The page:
PURSUIT, originally published by Perma Books in 1957 and reprinted several times since by Signet and Thorndike, is solidly in that mold. As many of Patten’s books are, it’s at least in part a hardboiled crime novel. Four men show up in the small eastern Colorado settlement of Buffalo Wallow, take over the stage station, which is run by a man named Casey Day, and proceed from there to take the whole town hostage. Their plan is to rob a stage scheduled to arrive carrying a lot of cash bound for a bank in Denver.
The first third of the book is a tense, almost minute-by-minute recounting of the lead-up to the robbery, much like something Harry Whittington, Lionel White, or one of the other Gold Medal authors might have done. It’s probably not too much of a spoiler to say that the outlaws get away with the money after killing several people, and Casey Day, who already has a black mark against his name because of a previous robbery that happened on his watch, sets out after them to kill them and recover the money.
The rest of the novel becomes an epic “long chase” yarn that reminded me of some of the Louis L’Amour books I’ve read. Casey Day isn’t a L’Amour type of hero, though. He’s driven more by desperation and hate as he pursues (there’s your title) those outlaws over the next year or so.
PURSUIT is a very readable novel. Patten handles gritty action well, and there’s plenty of it in this book. It’s not without its flaws. There are a couple of continuity glitches early on. Several character descriptions change with no explanation within a matter of a few pages. Somebody should have caught that. This is the sort of continuity problem that plagued Patten all through his career. Characters are blonde and then dark-haired three pages later, fat and then skinny in the next chapter, start riding west and then suddenly they’re riding east with no explanation. Usually the earlier in Patten’s career, the less of a problem it is (I’ve given up on some of his late novels because he couldn’t keep anything straight), but this is from 1957, fairly early on.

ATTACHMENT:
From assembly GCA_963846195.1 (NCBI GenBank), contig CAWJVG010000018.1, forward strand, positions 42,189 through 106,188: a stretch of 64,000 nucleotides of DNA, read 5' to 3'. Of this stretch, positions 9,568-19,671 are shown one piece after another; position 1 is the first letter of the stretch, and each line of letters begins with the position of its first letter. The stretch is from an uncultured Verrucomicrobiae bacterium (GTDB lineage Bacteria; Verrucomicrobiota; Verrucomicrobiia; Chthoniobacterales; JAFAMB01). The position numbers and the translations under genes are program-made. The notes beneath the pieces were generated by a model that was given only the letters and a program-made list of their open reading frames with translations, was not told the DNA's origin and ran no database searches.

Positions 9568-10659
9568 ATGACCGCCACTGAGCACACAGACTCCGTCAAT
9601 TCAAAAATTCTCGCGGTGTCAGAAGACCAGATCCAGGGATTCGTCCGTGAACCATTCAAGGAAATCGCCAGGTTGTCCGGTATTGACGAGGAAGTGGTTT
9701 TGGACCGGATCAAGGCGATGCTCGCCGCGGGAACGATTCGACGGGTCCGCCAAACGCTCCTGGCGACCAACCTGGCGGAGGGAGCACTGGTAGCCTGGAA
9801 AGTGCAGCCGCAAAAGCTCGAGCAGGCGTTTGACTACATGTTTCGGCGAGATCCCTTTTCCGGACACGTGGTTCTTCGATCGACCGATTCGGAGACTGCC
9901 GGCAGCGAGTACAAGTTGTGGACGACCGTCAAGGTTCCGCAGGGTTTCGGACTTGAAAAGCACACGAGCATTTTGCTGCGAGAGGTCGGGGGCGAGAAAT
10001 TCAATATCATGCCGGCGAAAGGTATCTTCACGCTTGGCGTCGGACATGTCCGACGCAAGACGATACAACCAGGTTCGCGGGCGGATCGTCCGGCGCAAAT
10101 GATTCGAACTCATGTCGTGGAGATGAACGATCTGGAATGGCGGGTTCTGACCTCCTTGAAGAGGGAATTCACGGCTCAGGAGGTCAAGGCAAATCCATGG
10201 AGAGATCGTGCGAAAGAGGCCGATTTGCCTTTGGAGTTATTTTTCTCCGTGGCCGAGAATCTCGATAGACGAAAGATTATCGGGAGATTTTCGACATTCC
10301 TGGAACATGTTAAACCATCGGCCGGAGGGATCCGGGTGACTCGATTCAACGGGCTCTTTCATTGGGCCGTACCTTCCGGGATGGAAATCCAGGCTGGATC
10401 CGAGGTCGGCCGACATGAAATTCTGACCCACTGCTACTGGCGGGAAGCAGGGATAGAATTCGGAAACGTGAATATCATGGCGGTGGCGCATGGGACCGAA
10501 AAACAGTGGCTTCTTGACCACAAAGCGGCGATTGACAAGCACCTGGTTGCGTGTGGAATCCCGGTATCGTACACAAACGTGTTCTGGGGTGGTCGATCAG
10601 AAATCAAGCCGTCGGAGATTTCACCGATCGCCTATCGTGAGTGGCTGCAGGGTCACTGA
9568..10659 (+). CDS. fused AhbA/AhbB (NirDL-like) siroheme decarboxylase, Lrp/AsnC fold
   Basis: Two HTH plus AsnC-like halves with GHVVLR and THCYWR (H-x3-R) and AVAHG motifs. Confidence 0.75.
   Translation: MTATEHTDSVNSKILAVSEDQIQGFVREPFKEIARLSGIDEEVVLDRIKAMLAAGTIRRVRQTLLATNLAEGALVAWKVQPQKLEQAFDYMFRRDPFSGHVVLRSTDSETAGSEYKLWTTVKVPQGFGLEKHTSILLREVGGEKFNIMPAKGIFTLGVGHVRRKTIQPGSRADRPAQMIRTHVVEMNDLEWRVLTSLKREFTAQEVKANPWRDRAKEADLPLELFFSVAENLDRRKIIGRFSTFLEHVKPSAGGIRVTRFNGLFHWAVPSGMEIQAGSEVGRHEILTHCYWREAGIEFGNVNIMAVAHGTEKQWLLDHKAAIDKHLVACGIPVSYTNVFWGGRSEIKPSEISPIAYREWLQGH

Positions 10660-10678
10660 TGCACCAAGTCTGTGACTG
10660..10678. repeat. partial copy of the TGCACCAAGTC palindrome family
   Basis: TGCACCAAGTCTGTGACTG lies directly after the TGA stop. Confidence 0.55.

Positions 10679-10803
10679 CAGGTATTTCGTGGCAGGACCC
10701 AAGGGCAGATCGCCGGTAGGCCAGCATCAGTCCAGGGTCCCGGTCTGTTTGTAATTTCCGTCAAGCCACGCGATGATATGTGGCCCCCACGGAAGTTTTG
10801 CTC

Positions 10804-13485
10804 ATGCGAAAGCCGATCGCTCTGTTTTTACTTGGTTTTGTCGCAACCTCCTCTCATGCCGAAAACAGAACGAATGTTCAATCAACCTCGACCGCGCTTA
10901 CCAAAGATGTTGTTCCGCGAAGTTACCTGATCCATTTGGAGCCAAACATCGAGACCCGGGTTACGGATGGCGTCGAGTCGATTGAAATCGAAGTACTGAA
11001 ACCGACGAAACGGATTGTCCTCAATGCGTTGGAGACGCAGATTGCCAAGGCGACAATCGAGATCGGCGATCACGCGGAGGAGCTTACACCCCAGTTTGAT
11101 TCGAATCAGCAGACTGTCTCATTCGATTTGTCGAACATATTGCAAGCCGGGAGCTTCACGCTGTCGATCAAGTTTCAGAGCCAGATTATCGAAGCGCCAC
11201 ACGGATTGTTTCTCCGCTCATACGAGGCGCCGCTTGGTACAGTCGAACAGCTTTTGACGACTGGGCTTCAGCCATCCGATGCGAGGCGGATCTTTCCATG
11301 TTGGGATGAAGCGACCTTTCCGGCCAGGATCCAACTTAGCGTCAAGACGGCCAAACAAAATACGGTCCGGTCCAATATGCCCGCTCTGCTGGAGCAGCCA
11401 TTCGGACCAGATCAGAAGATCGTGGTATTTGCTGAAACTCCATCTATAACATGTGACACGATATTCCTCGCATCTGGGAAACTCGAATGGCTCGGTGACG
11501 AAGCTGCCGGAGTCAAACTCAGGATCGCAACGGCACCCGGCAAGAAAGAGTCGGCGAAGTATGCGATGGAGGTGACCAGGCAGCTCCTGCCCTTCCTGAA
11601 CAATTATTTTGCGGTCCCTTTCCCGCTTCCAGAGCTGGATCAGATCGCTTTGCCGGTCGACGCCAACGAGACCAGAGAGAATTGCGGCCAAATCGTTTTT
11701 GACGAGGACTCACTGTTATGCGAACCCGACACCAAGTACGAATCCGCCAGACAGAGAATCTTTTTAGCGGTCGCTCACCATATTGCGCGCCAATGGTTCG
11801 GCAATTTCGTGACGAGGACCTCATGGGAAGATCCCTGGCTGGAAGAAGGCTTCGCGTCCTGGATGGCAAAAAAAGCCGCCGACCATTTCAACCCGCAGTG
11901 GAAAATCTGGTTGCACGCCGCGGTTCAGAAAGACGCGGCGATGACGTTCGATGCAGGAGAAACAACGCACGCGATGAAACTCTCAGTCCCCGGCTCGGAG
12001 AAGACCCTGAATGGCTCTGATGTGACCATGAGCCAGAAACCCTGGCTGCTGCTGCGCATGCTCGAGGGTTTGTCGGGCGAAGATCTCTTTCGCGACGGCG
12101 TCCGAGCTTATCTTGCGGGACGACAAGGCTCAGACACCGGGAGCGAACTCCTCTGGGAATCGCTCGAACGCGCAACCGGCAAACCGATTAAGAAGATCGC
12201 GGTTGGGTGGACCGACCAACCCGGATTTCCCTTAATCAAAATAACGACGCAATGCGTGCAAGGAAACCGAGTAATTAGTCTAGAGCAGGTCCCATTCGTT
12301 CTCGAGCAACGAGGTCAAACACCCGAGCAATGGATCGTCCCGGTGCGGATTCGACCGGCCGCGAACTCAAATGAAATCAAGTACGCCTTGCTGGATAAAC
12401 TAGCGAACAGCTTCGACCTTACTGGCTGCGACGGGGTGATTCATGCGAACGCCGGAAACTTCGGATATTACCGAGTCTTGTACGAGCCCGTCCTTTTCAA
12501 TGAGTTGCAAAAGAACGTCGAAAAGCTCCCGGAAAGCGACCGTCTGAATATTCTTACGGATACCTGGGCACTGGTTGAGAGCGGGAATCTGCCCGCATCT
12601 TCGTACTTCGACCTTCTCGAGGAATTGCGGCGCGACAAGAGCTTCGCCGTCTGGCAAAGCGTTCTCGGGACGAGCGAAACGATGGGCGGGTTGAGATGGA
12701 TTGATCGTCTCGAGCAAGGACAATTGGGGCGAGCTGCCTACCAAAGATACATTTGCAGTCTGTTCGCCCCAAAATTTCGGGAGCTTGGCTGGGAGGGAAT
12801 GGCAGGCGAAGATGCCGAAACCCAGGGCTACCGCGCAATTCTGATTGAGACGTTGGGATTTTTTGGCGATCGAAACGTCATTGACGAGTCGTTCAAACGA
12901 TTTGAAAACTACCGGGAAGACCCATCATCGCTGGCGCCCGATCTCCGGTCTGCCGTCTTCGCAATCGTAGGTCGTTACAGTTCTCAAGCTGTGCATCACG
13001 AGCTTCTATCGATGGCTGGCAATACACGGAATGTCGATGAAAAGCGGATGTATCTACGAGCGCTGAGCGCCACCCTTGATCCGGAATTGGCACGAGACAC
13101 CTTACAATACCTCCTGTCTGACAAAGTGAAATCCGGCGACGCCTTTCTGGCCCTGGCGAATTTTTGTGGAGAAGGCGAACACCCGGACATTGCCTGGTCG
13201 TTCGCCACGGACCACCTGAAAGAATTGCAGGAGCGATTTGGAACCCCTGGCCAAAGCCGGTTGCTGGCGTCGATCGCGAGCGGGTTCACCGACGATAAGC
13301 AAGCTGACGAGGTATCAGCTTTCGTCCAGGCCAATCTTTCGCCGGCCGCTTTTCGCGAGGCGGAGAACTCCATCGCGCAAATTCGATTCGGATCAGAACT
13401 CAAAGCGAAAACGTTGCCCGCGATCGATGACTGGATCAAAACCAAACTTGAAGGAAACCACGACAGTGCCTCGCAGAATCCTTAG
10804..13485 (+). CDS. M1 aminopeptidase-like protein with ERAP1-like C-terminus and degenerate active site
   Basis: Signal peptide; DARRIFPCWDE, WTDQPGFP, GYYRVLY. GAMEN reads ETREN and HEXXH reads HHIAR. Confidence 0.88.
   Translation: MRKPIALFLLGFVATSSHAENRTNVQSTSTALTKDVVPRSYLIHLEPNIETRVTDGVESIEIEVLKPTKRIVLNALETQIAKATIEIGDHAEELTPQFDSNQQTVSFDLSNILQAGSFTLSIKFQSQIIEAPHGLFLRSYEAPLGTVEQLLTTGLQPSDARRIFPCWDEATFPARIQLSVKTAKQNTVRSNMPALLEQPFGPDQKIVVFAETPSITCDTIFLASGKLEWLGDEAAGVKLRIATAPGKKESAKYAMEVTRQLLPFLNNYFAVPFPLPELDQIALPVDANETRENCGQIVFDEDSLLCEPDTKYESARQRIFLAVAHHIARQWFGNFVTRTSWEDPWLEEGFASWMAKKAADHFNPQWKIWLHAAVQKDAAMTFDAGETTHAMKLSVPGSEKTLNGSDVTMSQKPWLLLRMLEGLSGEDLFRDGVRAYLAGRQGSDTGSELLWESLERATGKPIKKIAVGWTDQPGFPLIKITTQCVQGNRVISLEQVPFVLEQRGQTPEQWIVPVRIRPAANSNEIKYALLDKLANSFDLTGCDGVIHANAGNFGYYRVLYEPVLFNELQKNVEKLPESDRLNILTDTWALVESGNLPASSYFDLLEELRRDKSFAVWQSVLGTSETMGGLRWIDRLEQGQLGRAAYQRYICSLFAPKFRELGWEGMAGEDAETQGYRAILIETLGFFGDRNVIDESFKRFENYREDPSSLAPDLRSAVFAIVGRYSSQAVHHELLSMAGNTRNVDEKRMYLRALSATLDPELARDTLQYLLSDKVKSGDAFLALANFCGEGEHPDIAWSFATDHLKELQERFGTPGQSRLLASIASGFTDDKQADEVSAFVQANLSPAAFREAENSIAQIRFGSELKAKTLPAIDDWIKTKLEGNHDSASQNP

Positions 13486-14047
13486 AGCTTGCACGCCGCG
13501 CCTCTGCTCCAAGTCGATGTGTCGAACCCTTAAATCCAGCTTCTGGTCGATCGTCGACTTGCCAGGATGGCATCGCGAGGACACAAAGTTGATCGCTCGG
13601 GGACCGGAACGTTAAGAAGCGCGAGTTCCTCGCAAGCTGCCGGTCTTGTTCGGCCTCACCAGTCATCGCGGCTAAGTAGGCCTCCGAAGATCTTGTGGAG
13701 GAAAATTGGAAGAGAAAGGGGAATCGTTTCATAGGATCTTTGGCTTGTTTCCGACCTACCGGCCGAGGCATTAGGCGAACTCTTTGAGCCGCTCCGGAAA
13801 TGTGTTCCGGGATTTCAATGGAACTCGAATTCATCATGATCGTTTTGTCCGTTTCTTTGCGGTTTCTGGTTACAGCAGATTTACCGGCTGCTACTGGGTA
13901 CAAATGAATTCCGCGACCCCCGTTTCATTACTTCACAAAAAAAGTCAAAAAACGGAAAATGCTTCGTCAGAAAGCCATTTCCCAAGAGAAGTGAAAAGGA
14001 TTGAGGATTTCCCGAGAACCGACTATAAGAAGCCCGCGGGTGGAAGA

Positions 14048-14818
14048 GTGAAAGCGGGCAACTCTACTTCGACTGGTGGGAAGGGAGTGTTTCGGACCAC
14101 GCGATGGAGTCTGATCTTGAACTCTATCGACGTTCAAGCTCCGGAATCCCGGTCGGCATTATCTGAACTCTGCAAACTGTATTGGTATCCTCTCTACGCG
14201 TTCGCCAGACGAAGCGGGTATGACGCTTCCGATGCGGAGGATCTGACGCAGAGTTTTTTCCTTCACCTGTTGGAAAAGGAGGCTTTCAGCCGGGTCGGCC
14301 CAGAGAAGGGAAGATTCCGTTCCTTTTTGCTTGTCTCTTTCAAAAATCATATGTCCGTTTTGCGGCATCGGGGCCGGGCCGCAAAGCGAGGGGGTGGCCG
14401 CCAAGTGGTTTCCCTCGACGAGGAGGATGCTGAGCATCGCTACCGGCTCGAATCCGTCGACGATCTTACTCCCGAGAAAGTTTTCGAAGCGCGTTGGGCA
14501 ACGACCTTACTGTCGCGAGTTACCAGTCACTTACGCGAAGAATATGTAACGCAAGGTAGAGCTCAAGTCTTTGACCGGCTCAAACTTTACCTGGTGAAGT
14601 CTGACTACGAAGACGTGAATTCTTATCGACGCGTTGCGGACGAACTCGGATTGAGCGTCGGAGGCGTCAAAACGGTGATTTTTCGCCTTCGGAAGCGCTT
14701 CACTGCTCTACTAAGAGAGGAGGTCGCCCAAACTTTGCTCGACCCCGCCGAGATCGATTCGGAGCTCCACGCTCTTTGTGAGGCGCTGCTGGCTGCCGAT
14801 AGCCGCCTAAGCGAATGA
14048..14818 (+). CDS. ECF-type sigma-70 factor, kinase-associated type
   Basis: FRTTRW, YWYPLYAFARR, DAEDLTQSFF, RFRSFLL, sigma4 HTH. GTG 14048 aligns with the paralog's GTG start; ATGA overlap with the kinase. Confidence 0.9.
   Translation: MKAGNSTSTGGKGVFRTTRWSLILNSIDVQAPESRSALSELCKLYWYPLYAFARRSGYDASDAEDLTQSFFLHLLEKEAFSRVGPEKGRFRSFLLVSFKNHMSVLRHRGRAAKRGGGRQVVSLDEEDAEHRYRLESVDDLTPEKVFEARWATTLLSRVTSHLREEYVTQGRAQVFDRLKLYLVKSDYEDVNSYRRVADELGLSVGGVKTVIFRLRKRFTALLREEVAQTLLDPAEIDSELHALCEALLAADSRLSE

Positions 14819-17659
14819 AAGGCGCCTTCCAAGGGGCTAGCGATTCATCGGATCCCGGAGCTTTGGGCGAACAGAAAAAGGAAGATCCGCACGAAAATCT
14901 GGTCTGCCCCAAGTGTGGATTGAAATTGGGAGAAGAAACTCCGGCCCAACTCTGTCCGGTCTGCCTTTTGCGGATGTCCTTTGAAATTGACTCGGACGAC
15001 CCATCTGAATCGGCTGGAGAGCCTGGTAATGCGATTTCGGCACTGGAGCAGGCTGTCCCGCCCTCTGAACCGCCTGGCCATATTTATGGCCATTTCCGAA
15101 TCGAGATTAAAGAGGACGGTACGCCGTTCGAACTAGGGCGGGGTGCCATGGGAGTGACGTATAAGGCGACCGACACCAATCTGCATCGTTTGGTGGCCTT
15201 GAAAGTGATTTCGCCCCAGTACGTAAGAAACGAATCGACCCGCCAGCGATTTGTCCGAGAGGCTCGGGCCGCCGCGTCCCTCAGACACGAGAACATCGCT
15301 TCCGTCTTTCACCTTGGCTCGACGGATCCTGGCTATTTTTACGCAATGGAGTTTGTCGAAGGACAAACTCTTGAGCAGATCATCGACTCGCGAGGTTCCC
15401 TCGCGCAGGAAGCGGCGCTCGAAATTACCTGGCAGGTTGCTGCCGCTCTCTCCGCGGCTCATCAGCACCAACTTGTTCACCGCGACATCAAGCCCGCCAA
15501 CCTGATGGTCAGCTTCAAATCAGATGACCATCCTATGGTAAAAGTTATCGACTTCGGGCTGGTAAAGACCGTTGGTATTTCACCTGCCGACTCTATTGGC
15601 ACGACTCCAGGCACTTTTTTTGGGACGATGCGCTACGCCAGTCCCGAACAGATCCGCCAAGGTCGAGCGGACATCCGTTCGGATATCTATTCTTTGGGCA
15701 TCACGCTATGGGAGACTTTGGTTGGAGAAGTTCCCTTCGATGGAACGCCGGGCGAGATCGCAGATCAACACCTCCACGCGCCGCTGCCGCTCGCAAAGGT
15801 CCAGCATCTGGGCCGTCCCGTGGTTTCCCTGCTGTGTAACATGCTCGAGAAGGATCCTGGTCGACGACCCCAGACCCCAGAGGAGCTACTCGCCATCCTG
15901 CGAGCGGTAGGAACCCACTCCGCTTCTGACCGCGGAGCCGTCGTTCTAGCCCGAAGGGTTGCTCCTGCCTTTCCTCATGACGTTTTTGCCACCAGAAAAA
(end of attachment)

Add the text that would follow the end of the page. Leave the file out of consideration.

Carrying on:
Luckily, once you get past that, the book flows very nicely from then on and I wound up liking it quite a bit. Sure, none of the characters are very sympathetic and an air of doom and gloom lingers over the whole book, but I knew to expect that going in. Only a real masochist would want a steady diet of Patten’s work, but now and then they’re like a bucket of cold water in the face and will shake you out of any reading doldrums you might be in.